Owner of Large, Regional Group Says It’s Survival of the Fittest
Andy Yee was still slogging — his word, and he would use it more than a few times — through the holiday season when he talked with BusinessWest for this Outlook section. But he was already thinking about the next one and what it might be like.
And his thoughts were colored with optimism.
“I think there is going to be a lot of pent-up demand,” he said, referring to that day when the clouds eventually lift and people feel confident returning to restaurants and especially indoor dining. “People have been cooped up a long time. I know people who haven’t been out, and have barely left their houses, since March. When this is over, people are going to be ready to get out and go on the town.”
While he feels confident in that assessment, and even offered a timeline of sorts — projecting some improvement by spring as vaccines are rolled out, much more by summer, and perhaps something approximating normal by Q4, or certainly next holiday season — what he doesn’t know is how many restaurateurs currently doing business in the region be along for that ride, whenever it does come.
“People have been cooped up a long time. I know people who haven’t been out, and have barely left their houses, since March. When this is over, people are going to be ready to get out and go on the town.”
Indeed, several have already been forced to shut their doors, he said, and others will be challenged to survive what will likely be another several months of slogging, even with the promise of additional help coming in the form of support from the state.
“January and February are traditionally leaner months — people have that holiday hangover, although I’m not sure what that will be like this year,” he noted. “It’s going to be hard for some people to hang on. There will be some casualties; there will be more closures.”
There have been several already, due directly to COVID-19 or perhaps the pandemic accelerating the timeline for retirement, said Yee, adding quickly that the number of additional losses to the landscape will be determined by a number of factors, from how quickly and effectively vaccines reach the general population to the level of confidence people have with going back out again, even with a vaccine, to the overall experience level and savvy of the restaurateurs in question.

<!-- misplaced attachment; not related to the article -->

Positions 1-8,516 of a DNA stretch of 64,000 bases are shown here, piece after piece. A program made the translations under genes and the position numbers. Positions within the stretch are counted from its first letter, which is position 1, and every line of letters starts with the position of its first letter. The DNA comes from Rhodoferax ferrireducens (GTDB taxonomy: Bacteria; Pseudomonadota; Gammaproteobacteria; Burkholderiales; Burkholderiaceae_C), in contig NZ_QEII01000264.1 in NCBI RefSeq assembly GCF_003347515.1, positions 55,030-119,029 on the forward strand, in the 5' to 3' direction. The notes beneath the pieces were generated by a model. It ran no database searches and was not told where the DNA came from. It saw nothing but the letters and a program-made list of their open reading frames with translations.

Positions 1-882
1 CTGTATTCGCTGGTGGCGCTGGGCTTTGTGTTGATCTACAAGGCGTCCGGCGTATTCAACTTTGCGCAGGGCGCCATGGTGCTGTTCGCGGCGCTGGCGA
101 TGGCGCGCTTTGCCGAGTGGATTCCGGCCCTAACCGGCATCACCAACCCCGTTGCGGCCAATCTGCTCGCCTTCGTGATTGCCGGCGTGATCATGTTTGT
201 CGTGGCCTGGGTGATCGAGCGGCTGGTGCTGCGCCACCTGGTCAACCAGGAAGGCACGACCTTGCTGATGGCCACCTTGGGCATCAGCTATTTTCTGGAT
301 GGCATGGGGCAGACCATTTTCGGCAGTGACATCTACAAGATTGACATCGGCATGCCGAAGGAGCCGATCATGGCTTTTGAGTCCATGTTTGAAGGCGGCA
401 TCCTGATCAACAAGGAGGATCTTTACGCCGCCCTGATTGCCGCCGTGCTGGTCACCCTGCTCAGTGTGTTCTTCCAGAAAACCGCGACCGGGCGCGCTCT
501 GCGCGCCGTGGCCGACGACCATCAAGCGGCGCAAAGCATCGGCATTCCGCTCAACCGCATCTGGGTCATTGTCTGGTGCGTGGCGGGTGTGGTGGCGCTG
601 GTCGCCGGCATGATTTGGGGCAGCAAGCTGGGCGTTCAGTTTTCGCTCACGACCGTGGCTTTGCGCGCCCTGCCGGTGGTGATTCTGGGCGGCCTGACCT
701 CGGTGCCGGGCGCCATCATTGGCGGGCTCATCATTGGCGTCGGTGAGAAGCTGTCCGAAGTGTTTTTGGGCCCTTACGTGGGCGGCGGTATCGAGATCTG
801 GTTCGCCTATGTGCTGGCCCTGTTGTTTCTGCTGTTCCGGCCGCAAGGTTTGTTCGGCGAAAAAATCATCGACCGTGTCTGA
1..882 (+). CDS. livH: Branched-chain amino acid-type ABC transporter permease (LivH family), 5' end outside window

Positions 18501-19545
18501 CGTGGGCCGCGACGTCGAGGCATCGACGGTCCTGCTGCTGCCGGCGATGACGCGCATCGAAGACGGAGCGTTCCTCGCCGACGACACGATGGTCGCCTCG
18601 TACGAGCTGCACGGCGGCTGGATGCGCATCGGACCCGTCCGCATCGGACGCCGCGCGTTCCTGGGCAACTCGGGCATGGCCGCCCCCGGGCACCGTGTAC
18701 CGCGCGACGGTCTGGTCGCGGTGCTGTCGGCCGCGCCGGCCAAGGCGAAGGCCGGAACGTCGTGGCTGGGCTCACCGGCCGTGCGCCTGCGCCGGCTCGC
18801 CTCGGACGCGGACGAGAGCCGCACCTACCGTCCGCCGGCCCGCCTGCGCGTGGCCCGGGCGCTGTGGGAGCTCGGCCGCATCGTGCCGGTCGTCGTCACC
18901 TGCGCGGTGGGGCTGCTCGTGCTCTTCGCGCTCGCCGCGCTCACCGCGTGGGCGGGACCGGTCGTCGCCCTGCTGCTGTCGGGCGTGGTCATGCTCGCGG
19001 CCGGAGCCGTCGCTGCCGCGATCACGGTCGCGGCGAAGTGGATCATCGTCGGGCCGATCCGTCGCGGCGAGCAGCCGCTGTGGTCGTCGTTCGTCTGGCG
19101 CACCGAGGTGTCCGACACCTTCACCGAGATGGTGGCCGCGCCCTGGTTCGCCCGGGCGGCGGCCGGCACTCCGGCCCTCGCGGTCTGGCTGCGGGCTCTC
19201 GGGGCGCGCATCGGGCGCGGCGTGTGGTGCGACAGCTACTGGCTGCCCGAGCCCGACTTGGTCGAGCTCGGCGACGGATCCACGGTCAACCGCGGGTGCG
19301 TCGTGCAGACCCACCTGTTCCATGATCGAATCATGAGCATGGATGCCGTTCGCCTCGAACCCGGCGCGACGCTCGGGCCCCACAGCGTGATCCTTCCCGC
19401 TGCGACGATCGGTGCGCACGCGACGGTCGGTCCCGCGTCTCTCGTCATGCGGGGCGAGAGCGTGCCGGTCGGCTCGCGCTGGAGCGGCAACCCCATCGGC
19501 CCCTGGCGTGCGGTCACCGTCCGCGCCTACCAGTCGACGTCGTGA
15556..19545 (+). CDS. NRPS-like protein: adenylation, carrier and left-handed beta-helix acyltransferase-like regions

“This really will be survival of the fittest,” he told BusinessWest, adding that his definition of ‘fittest’ is those with the experience and will to maneuver through this whitewater. “There are some people who have been doing this a long time, and this is a tough business; these are the ones who will probably buckle down and adjust to leaner times.”
Summing up 2020 and speaking for everyone in his sector, Yee said it’s been a long, long, long haul.
Indeed it has, a nine-month stretch of restrictions that have varied in their severity, but have been generally punitive to restaurateurs, limiting how, where, and when they can serve diners. Some have fared reasonably well with takeout, outdoor dining, and reduced indoor seating, he noted, but none are doing anything approaching what they were doing a year ago, revenue-wise.
And many have decided they can’t continue to slug it out, he said, noting closures up and down the Pioneer Valley and also in the Berkshires. As bad as it’s been, it’s been far worse in major cities with much higher commercial lease rates, he told BusinessWest, adding that Boston has been devasted, and perhaps 35% of all the restaurants in New York will chose for good due to the pandemic.
Despite the devastation, the pandemic did provide some positive learning experiences, especially when it came to outdoor dining, something few restaurants had tried, but now were all but forced to undertake. It’s something that may become a permanent fixture.
“It has been a good learning experience for us,” he said, citing the Student Prince in Springfield as perhaps the best example from within the Bean Group of an establishment that invested heavily in outdoor dining and saw some success. “We are going to try to emulate that and duplicate that next year.”
Looking ahead, he does have confidence that the vaccines are cause for optimism, and also that, when this pandemic is over, people will go back to their old habits of dining out — a question that many have been asking over the past several months as the discussion turns to how the pandemic may change societal norms for the long term.
“I agree with people who say we can see the finish line with COVID,” he told BusinessWest. “My feeling is that, by March, things will start to loosen up a little; by the summertime we’ll be back to some kind of new normal, whatever that means; and in the fourth quarter we’ll roar back with people going out and celebrating.”
Meanwhile, for the entrepreneurial — and he certainly falls into that category — there will be opportunities within this sector as the pandemic draws on and more establishments grow weary of the fight.
Yee said he’s already received a number of calls from individuals looking to sell, and he expects those calls to keep coming.
In that respect, 2021 might see many more changes to the landscape in this important sector.